Building and keeping a bug out bag is an essential part of survival strategy. The idea of having a packed and prepared bag available, filled with everything you need to have to survive, means that all you have to do is grab your bag and go, should the need arise.
But that’s not to say that the idea of a bug out bag is perfect. Most bug out bags only contain three days worth of food, following the guidelines set out on FEMAs ready.gov website. That’s fine, if you can make it from your home to a place of safety in three days; but what if you can’t? Those three days are based upon trusting FEMA to take care of you; either through bringing emergency supplies to where you are or you going to one of their refugee camps.
No thanks; I don’t like either idea.
If things work out in such a way that you are able to drive from your home to your prepared and stocked survival retreat, than those three days worth of food are probably going to be enough. But what if that’s not the case? What if you don’t have the money to build and stockpile a survival retreat? What if you can’t drive your vehicle there, because the roads become impassible? What will you do then?
A bug out bag alone isn’t a survival plan; it’s just one part of it. You and I need a complete plan. That includes a destination to go to, a means of getting there and plans for what we are going to do to survive, once we get to that destination. Actually, we should probably have alternates for each of those items as well.
That’s why I’m not comfortable with the idea of leaving my home with nothing more than a bug out bag. I’m glad to have one, but I don’t stop there. I go well beyond the bug out bag. If I’m ever forced to abandon my home to survive, I want to make sure that I have enough with me to survive; no matter what happens.
That means I have to have more equipment and supplies than I can carry in a backpack. As a general rule of thumb, the average person can only carry a maximum of ¼ of their weight in a backpack. But that figure assumes that the person is in good shape; something that our mostly overweight society can’t exactly claim. A 200 pound person probably can’t really carry a 50 pound backpack, unless that person happens to spend enough time in the gym or doing outdoor activities to stay in shape.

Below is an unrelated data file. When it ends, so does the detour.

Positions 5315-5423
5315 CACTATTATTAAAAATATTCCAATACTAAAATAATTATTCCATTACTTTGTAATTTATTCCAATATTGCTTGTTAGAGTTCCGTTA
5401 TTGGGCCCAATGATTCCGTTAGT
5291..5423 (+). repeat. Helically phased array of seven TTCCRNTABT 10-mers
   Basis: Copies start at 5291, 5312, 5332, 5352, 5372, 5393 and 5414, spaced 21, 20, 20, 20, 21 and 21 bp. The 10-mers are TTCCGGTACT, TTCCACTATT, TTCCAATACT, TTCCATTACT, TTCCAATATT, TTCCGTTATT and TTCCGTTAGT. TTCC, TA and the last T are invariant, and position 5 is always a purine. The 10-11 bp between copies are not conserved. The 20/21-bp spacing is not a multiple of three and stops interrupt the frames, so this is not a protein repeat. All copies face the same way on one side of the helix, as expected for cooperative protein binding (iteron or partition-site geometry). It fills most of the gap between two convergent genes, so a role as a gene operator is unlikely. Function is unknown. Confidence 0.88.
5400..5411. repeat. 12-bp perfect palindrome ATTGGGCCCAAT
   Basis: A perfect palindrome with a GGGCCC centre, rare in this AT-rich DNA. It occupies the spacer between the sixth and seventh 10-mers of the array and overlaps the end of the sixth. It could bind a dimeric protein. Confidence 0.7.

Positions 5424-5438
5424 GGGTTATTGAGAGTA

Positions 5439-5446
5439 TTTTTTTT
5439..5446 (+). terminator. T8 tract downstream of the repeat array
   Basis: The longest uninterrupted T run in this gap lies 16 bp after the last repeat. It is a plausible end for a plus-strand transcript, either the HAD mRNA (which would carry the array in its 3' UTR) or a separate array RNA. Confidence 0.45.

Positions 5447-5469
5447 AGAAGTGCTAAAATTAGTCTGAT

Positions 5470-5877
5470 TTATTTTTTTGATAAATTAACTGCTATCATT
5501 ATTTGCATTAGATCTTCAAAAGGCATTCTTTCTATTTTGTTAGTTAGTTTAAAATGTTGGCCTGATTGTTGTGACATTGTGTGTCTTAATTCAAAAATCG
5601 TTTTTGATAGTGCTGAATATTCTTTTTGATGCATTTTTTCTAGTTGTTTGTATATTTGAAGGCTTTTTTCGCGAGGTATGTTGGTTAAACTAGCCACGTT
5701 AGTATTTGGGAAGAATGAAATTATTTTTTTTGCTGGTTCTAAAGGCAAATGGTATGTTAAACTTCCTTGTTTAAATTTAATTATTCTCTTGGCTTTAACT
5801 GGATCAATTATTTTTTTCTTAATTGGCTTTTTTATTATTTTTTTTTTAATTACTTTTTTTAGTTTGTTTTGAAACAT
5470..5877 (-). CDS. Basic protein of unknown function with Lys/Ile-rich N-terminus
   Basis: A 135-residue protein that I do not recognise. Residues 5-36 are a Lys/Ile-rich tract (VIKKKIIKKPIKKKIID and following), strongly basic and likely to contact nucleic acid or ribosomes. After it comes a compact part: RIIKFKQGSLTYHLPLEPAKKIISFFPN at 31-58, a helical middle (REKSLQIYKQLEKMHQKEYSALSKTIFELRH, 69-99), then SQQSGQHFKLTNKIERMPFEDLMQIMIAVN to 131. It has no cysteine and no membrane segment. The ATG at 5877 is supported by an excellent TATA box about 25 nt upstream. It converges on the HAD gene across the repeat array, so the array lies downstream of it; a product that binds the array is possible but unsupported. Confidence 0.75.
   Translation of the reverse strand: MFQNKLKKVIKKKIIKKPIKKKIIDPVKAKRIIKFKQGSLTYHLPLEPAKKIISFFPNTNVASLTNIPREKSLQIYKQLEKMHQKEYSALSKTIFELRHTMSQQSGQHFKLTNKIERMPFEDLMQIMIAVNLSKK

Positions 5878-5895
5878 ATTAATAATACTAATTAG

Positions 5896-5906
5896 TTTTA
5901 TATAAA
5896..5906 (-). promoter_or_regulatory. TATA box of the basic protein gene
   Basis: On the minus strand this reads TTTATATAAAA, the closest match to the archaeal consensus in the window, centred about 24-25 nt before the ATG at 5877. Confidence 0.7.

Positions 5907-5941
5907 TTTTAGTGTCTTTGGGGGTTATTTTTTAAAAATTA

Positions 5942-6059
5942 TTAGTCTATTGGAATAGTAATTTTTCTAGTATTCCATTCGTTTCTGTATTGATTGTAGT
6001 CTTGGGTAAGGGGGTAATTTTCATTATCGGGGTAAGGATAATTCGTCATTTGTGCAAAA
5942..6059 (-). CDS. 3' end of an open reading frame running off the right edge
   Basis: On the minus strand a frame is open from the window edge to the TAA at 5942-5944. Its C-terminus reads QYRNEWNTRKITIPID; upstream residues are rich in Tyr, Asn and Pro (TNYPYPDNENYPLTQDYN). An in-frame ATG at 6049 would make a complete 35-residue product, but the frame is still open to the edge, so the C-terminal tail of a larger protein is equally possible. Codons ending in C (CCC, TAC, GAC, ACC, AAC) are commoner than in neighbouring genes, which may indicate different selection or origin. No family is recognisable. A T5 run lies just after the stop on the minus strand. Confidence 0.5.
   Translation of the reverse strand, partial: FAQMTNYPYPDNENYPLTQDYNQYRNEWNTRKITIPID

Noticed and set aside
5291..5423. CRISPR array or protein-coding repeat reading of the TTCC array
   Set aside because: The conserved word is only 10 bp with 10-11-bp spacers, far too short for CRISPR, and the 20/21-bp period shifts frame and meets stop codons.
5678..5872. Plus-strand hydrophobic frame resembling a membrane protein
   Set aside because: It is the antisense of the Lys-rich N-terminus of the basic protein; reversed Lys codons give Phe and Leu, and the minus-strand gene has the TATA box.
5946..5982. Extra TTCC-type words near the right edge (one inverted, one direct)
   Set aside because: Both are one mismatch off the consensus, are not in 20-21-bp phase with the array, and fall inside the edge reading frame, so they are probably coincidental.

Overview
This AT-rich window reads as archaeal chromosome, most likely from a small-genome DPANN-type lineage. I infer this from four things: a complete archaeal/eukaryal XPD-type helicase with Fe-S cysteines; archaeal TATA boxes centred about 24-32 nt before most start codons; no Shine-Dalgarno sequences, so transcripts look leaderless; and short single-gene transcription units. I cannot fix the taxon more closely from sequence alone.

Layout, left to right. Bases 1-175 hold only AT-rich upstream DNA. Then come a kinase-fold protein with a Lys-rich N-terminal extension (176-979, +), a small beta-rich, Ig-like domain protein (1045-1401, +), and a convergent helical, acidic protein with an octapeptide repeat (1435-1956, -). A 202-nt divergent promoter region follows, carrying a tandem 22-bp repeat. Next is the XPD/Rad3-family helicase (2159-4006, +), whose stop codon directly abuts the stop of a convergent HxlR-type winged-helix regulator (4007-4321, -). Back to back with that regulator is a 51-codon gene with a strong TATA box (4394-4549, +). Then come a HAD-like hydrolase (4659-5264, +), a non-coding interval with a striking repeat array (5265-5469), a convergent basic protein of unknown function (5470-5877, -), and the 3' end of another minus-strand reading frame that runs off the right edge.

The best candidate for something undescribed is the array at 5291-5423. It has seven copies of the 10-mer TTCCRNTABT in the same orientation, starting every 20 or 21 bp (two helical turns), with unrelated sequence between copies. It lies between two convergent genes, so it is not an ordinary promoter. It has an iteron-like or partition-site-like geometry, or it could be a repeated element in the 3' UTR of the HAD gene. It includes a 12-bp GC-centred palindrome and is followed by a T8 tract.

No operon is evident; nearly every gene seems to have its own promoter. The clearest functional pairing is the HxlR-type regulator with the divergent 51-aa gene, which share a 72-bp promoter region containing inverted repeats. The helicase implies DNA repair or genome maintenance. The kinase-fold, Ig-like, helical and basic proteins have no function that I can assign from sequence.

The key here is coming up with a way of carrying along more weight, without bogging yourself down. Carrying more weight than your body is capable of isn’t a good idea, as it will slow you down, cause you to burn more calories, and raise your blood pressure and pulse.
As with all problems there is a solution, and one that’s much easier than spending all your time at the gym, working out. That is to buy or build a backpacking or hiking trailer. I have seen a number of different versions of this idea, but they are all more or less the same. These trailers can have either one or two wheels and have two handles, designed for one person to use. Depending on the model, the handles can be attached to a belt, like a backpack belt or can be held in the hands, like the handles of a hand truck. Either way, this allows you to carry an additional 100 pounds of gear and supplies.
Another option is to use a cart of some sort to carry your gear. While most two-wheeled carts would probably not work well hiking cross country, there is a type of cart that hunters can use for hauling their kills out of the woods, when they can’t get their vehicle close. Called a game cart, these look something like a stretcher for carrying out someone who is wounded, mounted over a single bicycle wheel.
The problem with using the game cart, rather than the backpacking trailer, is that it requires two people to handle, one at each end. Nevertheless, if you have two people who can work together, these are designed for carrying as much as 500 pounds, so they would allow you to take a lot more gear and supplies with you than your bug out bag or even the backpacking trailer will.
What Else Should You Take?
Adding either type of cart to your bug out plan would allow you to take along much more than just your bug out bag. The question then becomes what should you take? That really comes down to deciding what things would do the most to help you survive.
In other words, we’ve got to go back to our basic survival priorities of maintaining our body temperature, having clean water to drink and good food to eat, as well as the secondary priorities. This gives us a list something like this:
- Tools – full-sized axe, bow saw, shovel, framing chisel and adze for building a shelter
- Sleeping bags – good, lightweight, backpacking bags to keep you warm
- Backpacking tent – go for lightweight
- Extra clothing – a couple of changes of rugged clothing, good work gloves and a warmer coat
- A couple of gallons of water – especially if you are traveling in arid land
- Additional food – no matter what, you can’t take enough
- First-aid kit – you’ll want a trauma kit, to take care of larger wounds
- Additional ammo – perhaps a second basic load of ammo for all the guns you are taking
- Hunting bow – for hunting game
As you can see, other than the food and water, pretty much everything on that list are things that you wouldn’t have brought along in your bug out bag, simply because you won’t have enough space or weight capacity for it. But by adding to your weight capacity, you would be greatly increasing your chance of survival, even in the most remote and primitive areas.
Of course, your actual list would have to be adjusted for your specific survival plans. If you have a shelter in the wild that you would be headed for, there’s no need to plan on building one. Don’t just take my list and adopt it as your own, modify it as needed, to fit with your survival needs.